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Old 09-15-2008, 04:20 AM   #1
apit
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Tcpdump : Capturing TCP packets with particular flag combinations


I got this infor from tcpdump website.

Quote:
There are 8 bits in the control bits section of the TCP header:

CWR | ECE | URG | ACK | PSH | RST | SYN | FIN

Let's assume that we want to watch packets used in establishing a TCP connection. Recall that TCP uses a 3-way handshake protocol when it initializes a new connection; the connection sequence with regard to the TCP control bits is

1) Caller sends SYN

2) Recipient responds with SYN, ACK

3) Caller sends ACK

Now we're interested in capturing packets that have only the SYN bit set (Step 1). Note that we don't want packets from step 2 (SYN-ACK), just a plain initial SYN. What we need is a correct filter expression for tcpdump.

Recall the structure of a TCP header without options:

http://www.eratraining2u.com/pic/tcp.png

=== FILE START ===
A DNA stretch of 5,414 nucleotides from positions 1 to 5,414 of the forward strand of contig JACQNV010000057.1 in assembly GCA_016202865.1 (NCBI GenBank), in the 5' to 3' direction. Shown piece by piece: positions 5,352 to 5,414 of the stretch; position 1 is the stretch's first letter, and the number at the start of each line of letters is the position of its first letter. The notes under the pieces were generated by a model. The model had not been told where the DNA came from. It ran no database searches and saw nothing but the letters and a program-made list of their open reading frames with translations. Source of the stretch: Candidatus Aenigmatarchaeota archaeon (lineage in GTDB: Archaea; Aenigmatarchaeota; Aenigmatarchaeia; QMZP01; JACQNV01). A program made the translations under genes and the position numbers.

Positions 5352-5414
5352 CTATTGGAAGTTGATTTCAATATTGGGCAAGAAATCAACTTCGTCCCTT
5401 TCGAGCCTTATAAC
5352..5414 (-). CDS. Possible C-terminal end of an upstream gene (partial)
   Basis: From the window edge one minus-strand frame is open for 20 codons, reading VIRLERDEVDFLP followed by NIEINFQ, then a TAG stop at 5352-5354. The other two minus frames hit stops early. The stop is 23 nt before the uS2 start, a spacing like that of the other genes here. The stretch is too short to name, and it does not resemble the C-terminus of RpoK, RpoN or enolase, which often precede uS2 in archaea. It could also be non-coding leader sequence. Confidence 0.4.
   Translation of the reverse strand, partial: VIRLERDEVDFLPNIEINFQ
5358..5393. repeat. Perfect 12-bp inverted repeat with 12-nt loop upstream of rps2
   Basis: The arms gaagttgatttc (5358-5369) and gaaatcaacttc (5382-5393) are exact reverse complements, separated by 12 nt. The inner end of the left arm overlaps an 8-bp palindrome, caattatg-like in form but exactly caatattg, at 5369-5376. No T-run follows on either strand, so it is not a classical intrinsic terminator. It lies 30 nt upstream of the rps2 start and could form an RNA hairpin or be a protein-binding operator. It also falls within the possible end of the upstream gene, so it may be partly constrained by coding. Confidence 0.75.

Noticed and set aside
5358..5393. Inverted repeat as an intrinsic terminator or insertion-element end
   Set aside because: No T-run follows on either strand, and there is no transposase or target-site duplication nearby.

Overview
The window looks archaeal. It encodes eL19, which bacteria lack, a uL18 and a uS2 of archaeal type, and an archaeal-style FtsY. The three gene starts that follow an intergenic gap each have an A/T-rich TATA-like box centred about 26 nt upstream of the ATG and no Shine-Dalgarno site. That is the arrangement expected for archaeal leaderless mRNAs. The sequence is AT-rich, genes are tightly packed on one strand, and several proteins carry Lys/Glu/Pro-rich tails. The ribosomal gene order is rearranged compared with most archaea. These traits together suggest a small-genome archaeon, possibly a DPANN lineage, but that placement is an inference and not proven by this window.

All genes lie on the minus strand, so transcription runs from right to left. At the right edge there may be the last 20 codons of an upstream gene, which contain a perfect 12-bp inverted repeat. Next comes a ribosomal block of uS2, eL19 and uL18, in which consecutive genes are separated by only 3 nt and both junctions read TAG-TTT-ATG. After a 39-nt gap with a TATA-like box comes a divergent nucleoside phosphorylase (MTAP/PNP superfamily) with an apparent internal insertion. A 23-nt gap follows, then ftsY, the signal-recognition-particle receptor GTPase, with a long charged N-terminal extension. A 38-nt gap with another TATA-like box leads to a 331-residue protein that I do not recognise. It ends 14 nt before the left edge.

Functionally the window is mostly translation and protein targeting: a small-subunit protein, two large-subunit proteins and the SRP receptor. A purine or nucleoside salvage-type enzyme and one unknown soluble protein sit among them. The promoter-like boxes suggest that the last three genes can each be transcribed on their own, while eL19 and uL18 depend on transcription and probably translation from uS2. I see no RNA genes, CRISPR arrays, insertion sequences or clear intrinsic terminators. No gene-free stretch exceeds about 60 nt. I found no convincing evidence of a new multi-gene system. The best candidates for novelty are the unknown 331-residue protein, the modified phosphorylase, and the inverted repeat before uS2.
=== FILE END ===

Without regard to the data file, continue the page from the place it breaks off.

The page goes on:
A TCP header usually holds 20 octets of data, unless options are present. The first line of the graph contains octets 0 - 3, the second line shows octets 4 - 7 etc.

Starting to count with 0, the relevant TCP control bits are contained in octet 13:


http://www.eratraining2u.com/pic/tcp2.png

Let's have a closer look at octet no. 13:


http://www.eratraining2u.com/pic/tcp3.png

These are the TCP control bits we are interested in. We have numbered the bits in this octet from 0 to 7, right to left, so the PSH bit is bit number 3, while the URG bit is number 5.
Questions

1- The size of TCP header is 32 bit or equal to 4 byte or 4 octets. From the statement above, it said that "TCP header usually holds 20 octets of data". Actually what is 20 octets meant?